Author: Hui Zheng1, Tao Gao2, Qian-Hua Zheng1, Ling-Yun Lu3, Ting-Hui Hou1, Shu-Sen Zhang1, Si-Yuan Zhou1, Xin-Yu Hao1, Lu Wang1, Ling Zhao1, Fan-Rong Liang1, Ying Li4
Affiliation: <sup>1</sup> The Third Hospital/Acupuncture and Tuina School, Chengdu University of Traditional Chinese Medicine, Chengdu, China. <sup>2</sup> College of Acupuncture & Massage, Shaanxi University of Chinese Medicine, Xixian New Area, Shaanxi, China. <sup>3</sup> Department of Integrative Medicine, West China Hospital, Sichuan University. <sup>4</sup> The Third Hospital/Acupuncture and Tuina School, Chengdu University of Traditional Chinese Medicine, Chengdu, China email@example.com.
Date published: 2022 Jun 22
Other: Special Notes: doi: 10.1212/WNL.0000000000200670. , Word Count: 343
Background and objectives:
Whether acupuncture is effective for chronic tension-type headache (CTTH) is inconclusive. We aimed to examine the effectiveness of acupuncture with a follow-up period of 32 weeks.
We conducted a randomized controlled trial, and 218 participants who were diagnosed with CTTH were recruited from June 2017 to September 2020. The participants in the intervention group received 20 sessions of true acupuncture (TA group) over 8 weeks. The acupuncture treatments were standardized across participants, and each acupuncture site was needled to achieve deqi sensation. Each treatment session lasted 30 minutes. The participants in the control group received the same sessions and treatment frequency of superficial acupuncture (SA group)-defined as a type of sham control by avoiding deqi sensation at each acupuncture site. The main outcome was the responder rate at 16 weeks after randomization (week 16) and was followed up at week 32. A responder was defined as a participant who reported at least a 50% reduction in the monthly number of headache days (MHDs).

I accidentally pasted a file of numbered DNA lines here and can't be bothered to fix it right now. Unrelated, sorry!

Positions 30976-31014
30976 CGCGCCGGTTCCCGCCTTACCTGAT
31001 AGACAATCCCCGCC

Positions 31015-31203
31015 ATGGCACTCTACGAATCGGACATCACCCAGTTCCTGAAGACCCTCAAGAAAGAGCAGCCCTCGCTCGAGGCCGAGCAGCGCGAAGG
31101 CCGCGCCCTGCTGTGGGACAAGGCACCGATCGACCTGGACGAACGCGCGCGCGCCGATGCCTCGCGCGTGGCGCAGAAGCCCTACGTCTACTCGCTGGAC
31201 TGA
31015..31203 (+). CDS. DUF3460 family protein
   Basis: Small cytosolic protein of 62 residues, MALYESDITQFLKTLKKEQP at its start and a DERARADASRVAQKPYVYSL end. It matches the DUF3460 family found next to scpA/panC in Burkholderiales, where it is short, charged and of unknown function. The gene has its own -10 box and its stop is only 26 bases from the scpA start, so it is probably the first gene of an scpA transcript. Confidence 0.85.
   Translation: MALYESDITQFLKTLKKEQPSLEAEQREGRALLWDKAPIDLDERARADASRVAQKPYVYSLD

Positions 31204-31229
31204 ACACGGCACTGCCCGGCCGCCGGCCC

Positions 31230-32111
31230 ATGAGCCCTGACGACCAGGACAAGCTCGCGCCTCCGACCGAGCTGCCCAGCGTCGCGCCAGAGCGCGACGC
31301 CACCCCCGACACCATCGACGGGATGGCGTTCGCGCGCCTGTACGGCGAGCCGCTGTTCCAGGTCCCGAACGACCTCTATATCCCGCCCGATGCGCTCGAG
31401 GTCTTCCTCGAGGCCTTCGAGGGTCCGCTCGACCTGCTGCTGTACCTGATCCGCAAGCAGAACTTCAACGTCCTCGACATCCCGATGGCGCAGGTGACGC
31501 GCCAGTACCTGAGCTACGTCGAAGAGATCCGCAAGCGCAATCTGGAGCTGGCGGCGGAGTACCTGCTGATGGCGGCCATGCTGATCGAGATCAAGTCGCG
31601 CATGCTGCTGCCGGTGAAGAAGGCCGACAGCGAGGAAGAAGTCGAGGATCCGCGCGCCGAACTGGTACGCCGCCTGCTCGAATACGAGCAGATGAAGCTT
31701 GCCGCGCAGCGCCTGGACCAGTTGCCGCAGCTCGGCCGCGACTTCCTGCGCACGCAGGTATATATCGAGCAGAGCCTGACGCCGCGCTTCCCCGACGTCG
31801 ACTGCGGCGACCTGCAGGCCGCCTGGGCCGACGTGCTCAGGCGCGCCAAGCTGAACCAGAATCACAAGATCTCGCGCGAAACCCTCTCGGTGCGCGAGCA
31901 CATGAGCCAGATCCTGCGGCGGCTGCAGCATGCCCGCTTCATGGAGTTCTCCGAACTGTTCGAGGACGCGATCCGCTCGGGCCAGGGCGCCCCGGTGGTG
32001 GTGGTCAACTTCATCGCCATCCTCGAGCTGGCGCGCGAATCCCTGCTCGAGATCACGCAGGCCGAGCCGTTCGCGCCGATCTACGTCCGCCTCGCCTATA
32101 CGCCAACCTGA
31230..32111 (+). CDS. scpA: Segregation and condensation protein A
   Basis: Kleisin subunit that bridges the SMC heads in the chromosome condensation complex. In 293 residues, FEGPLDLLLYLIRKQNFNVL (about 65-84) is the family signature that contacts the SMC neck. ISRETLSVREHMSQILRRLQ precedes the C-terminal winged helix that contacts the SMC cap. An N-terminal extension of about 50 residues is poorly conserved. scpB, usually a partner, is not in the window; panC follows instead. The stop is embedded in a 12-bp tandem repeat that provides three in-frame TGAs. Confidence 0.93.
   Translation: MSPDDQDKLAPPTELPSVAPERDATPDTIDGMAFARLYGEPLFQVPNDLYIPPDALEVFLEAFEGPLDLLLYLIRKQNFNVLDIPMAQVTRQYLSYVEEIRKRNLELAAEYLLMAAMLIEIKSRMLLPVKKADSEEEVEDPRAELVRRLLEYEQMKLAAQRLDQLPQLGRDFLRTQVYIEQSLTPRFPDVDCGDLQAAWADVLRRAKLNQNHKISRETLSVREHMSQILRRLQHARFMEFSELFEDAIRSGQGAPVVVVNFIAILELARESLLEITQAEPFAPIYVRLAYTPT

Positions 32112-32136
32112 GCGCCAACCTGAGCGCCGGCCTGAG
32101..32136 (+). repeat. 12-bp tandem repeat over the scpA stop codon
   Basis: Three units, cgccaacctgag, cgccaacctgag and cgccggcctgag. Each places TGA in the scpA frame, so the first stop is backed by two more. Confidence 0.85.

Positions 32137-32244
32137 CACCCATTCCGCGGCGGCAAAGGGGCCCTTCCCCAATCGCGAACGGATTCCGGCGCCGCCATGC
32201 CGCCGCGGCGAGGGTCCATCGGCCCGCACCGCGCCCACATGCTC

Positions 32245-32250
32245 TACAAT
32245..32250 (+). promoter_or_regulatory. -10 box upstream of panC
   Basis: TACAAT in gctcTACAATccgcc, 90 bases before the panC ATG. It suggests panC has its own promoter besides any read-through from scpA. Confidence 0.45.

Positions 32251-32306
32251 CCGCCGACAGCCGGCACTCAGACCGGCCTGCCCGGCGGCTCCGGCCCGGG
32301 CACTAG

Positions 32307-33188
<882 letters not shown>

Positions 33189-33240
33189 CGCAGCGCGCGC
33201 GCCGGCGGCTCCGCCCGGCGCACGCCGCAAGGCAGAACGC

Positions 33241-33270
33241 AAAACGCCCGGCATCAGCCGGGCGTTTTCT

Our study included 218 participants (mean age: 43.1 years, mean disease duration: 130 months, MHDs: 21.5 days). The responder rate was 68.2% in the TA group (n=110) versus 48.1% in the SA group (n=108) at week 16 (odds ratio, 2.65; 95%CI, 1.5 to 4.77; p<0.001); and it was 68.2% in the TA group versus 50% in the SA group at week 32 (odds ratio, 2.4; 95%CI, 1.36 to 4.3; p<0.001). The reduction in MHDs was 13.1±9.8 days in the TA group versus 8.8±9.6 days in the SA group at week 16 (mean difference, 4.3 days; 95%CI, 2.0 to 6.5; p<0.001), and the reduction was 14±10.5 days in the TA group versus 9.5±9.3 days in the SA group at week 32 (mean difference, 4.5 days; 95%CI, 2.1 to 6.8; p<0.001). Four mild adverse events were reported; three in the TA group versus one in the SA group.
The 8-week TA treatment was effective for the prophylaxis of CTTH. Further studies might focus on the cost-effectiveness of the treatment.
Registration Information: ClinicalTrials.gov: NCT03133884 (https://clinicaltrials.gov/ct2/show/NCT03133884) CLASSIFICATION OF EVIDENCE: This study provides Class I evidence that acupuncture (achieving deqi sensation) reduces mean headache days (per month) in patients with chronic tension-type headache.
PMID: 35732505 DOI: 10.1212/WNL.0000000000200670